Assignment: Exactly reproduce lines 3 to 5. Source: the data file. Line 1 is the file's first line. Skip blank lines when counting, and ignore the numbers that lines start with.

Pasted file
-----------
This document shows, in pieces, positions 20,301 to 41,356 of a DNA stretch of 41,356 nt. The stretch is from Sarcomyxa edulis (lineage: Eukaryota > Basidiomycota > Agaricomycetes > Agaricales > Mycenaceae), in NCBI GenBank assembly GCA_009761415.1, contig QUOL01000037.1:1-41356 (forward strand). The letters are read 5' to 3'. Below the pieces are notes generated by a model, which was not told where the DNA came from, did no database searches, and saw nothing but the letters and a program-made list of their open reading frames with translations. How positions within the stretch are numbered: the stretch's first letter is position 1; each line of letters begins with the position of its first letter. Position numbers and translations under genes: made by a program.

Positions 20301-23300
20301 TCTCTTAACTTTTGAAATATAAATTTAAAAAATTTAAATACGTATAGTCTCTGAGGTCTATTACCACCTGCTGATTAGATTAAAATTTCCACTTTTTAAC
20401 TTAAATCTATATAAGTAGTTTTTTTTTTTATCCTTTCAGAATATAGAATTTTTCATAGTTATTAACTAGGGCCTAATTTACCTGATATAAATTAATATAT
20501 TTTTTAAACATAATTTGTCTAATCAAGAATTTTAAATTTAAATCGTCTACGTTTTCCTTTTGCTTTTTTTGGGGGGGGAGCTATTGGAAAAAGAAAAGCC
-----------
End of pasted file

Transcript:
20301 TCTCTTAACTTTTGAAATATAAATTTAAAAAATTTAAATACGTATAGTCTCTGAGGTCTATTACCACCTGCTGATTAGATTAAAATTTCCACTTTTTAAC
20401 TTAAATCTATATAAGTAGTTTTTTTTTTTATCCTTTCAGAATATAGAATTTTTCATAGTTATTAACTAGGGCCTAATTTACCTGATATAAATTAATATAT
20501 TTTTTAAACATAATTTGTCTAATCAAGAATTTTAAATTTAAATCGTCTACGTTTTCCTTTTGCTTTTTTTGGGGGGGGAGCTATTGGAAAAAGAAAAGCC